For me, the Take-Home tip from this podcast – was the “Do Not Disturb” on your phone. Usually when writing, I leave my phone downstairs but today I didn’t by mistake – and I was tempted by the constant boings of push-notifications to read emails half way through. Damn, I then lost my thread.
Her idea to turn on the Do Not Disturb mode on the I-phone (if you swipe up from the bottom as if using the Torch, it is a “crescent moon” shape on the tool bar) is genius.
There’s a great blog by an American author called Tess Messer, a mother of an adopted ADHD-er with Combined Hyperactive and Inattentive, and an ADHD biological son who is Primarily Inattentive. She herself had it as a child and writes eloquently, in an All-American fashion about what it is like to sit in 5th Grade with it here on her blog
“I wanted to give you a sense of how a child with Primarily Inattentive ADHD might appear at school.
Do you see that kid in the corner of the room. She is in 5th grade and is lost in her own thoughts. She knows better than to look out the window. She is staring straight ahead. She has not heard a word the teacher has said. She is thinking about why her teenage cousin is so obsessed with that boy with the funny hair.
Now everyone has reached for their math books. Now all the math books are on the desks. Now everyone is writing. Where is my math book? What page are they on? Where is my pencil? She wonders. She finally finds her book and her pencil and manages to sneak a look at the desk in front of her to find the correct page but the lesson is over. The teacher is talking about homework. She is confused and way behind.
This looks very worthy and important stuff about diet. But I’d rather walk more, and eat a home-made quiche then stare at the rain and pick at a salad. So exercise and more cake rules over nutrient dense in this part of the country. But medication also plays havoc with suppressing appetite during the day, so the propensity to binge is exacerbated. Any thoughts?
Anyway, thanks Additude mag for the info, and if you haven’t signed up to their email magazine, and you have an ADHDer in the family. I recommend them. It’s all free…
We know that Meditation is good for ADHD, and for calming the system of other neuro-atypicals. The expert and psychiatrist Dr Ned Hallowell recommends it as one of the 8 interventions to help, along with sleep and exercise, but it seems that more and more international studies are now confirming just how impactful it can be.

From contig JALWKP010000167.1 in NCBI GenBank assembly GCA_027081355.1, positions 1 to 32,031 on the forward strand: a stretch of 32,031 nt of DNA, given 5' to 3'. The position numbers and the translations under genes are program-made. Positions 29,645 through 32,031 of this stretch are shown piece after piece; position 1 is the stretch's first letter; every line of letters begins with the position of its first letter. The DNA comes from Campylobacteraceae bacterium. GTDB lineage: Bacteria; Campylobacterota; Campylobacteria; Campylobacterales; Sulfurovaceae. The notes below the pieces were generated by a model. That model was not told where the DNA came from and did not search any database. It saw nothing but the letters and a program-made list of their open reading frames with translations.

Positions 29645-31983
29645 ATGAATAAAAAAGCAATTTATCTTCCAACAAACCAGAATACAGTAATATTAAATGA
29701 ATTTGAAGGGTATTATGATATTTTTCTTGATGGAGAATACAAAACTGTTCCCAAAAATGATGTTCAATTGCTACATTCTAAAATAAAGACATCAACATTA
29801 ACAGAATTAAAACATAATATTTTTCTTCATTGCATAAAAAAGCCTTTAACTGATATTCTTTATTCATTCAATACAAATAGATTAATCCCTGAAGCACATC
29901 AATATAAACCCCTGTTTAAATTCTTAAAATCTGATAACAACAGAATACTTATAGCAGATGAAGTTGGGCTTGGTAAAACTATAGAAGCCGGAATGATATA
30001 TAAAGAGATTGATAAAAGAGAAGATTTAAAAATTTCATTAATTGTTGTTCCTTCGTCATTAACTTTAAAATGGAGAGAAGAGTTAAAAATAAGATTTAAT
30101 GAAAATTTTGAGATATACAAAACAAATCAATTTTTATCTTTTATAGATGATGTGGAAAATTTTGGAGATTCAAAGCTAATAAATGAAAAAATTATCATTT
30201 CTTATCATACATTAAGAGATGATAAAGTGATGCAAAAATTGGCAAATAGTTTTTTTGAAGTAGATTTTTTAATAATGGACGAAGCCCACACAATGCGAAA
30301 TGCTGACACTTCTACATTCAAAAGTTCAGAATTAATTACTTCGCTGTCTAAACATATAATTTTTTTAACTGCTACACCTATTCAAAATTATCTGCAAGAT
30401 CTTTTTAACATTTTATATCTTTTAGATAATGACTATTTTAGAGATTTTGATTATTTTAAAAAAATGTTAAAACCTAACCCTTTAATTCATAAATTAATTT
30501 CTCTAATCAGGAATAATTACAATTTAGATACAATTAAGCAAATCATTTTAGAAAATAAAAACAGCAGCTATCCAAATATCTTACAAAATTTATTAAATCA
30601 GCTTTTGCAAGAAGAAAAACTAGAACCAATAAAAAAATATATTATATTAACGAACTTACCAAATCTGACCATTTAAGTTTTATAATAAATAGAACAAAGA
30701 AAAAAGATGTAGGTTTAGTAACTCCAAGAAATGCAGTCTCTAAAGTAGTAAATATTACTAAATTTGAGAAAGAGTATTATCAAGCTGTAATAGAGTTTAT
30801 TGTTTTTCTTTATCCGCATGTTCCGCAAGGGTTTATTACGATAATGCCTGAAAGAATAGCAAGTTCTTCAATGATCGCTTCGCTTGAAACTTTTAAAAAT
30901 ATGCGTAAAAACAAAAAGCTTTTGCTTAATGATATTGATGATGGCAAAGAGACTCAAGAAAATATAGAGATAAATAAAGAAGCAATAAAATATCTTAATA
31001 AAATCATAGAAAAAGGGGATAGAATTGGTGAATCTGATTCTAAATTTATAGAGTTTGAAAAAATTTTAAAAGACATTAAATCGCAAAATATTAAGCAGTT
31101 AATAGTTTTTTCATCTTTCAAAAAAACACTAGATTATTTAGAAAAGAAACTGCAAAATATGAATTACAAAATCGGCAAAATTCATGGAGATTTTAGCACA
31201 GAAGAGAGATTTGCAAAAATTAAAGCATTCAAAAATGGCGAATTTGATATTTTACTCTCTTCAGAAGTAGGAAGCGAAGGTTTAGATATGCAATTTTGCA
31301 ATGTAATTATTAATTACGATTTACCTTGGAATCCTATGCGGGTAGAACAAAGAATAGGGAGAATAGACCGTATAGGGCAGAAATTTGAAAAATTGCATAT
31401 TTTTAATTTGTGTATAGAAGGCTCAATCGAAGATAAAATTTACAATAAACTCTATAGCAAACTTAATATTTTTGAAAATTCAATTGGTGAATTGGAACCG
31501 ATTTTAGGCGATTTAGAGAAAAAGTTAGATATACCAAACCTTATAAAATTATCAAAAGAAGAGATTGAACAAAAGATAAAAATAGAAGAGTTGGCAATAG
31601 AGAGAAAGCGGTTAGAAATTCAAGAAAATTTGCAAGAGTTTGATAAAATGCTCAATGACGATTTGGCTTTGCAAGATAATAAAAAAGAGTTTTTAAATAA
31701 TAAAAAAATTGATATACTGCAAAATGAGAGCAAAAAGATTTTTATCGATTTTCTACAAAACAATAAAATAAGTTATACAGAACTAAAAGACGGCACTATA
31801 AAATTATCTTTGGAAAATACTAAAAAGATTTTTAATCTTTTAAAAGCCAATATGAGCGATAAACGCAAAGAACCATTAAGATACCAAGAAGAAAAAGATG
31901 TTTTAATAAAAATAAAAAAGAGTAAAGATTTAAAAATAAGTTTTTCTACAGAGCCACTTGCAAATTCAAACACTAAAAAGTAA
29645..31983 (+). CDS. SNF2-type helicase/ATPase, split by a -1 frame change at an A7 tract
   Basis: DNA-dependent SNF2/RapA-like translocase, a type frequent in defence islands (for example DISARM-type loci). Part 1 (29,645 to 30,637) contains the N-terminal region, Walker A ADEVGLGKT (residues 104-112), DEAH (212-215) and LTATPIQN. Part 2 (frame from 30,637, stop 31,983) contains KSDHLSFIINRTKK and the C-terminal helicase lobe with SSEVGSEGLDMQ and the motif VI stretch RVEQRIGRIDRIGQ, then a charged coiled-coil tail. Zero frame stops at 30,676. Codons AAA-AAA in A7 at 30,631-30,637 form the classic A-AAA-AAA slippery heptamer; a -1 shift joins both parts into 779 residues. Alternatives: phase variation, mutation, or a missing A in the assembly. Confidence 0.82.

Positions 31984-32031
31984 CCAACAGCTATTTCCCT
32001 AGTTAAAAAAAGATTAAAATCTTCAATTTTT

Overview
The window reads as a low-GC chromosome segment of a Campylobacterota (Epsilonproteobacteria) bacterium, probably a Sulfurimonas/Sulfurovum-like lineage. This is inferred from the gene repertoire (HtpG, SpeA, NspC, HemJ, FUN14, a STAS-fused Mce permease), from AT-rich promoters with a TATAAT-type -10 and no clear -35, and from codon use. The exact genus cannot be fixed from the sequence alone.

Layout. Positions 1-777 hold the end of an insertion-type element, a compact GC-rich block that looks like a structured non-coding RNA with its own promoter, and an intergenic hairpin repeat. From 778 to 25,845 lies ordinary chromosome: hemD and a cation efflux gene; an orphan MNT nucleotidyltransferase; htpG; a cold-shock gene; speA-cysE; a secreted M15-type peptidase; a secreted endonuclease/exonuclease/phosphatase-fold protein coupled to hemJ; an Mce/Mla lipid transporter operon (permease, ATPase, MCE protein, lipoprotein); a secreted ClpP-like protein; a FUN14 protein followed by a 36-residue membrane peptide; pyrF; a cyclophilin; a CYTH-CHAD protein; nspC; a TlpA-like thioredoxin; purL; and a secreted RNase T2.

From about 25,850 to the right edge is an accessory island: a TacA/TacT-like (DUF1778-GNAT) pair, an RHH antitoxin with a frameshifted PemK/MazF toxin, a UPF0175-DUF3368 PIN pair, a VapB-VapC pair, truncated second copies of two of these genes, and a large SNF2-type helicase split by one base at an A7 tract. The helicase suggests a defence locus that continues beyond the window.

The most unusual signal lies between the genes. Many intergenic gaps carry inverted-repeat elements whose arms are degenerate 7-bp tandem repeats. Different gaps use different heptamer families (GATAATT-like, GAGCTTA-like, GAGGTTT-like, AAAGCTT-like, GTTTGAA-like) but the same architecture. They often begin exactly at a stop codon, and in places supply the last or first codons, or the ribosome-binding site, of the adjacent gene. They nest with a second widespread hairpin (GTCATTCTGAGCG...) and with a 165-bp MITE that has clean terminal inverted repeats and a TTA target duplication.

This New York Times piece goes into some detail about how it is helpful for children at school, in regulating emotions and helping to reboot them – including those with other additional needs such as Bi-polar disorder.
However, persuading an ADHD child off the stimulating activities, such as video games, and into a meditation chair is going to be quite the challenge. Somehow that needs to be overcome with a group, so it is great news that some schools are cottoning on to the benefits. I still haven’t managed it with my son.
For my own part, the end of the Yoga session when Shivasna (lying on your back and meditating for a few minutes) is probably my most favourite part of the week. It takes the effort of the full hour and a half class to make it so potent, and I can’t seem to recreate it at home.
So let’s hope that the group encouragement of meditation and mindfulness practice is soon to be on the school curriculum, as it already is for some schools in the UK – like St James’s schools.
This is a brave and clear explanation of the physical effects of anxiety, often termed as a “co-morbidity”, something that accompanies spectrum disorders such as Autism and ADHD. I think it comes about because of deeply ingrained sense of being different from a young age – and how that affects your ability to navigate the world effectively. I used to have dreams of having a baby that I would leave places in a lift, Very ADHD, and Anna’s lack of understanding (see below) from her mother pre-diagnosis suggests a similar awareness of being at odds with the world. This is a great blog, and it is good that she has found something that helps her keep her issues at bay.
For all that scattered attention, mindwandering, forgetfulness and disorganization there is an even more confusing aspect to ADHD that is often cited as evidence for why the person can’t have it at all. Hyperfocus, the ability to lose time and be completely absorbed by some interesting occupation, and interesting is the crucial word here, seems to suggest that the adhder can pay attention when it suits them.
Hats off to Dr Hallowell for his new podcasts on a brand new website that launches tomorrow. I listened to the one on music and focus, where the author and neuroscientist interviewed spoke for five minutes about music and focus. It appears that the ADHDer and psychiatrist Dr Hallowell is unusual because he likes to write and listen to music. Most perform worse when listening to music because it stimulates the mind-wandering mode.
I liked the idea that listening to music helped our “mind-wandering mode”, and how this mode is valued to help us solve problems that the “executive function” aspect, ‘ the planning aspect, wasn’t able to do. This is perhaps the “Thinking Outside the Box” tag that is often given to ADHDers, who are celebrated for being able to make brave and bold decisions that more cautious planners might shy away for.
You can guarantee that these podcasts will attempt to focus on the positive wherever possible, something that was perfectly illustrated by the giant laugh that he leaves us with.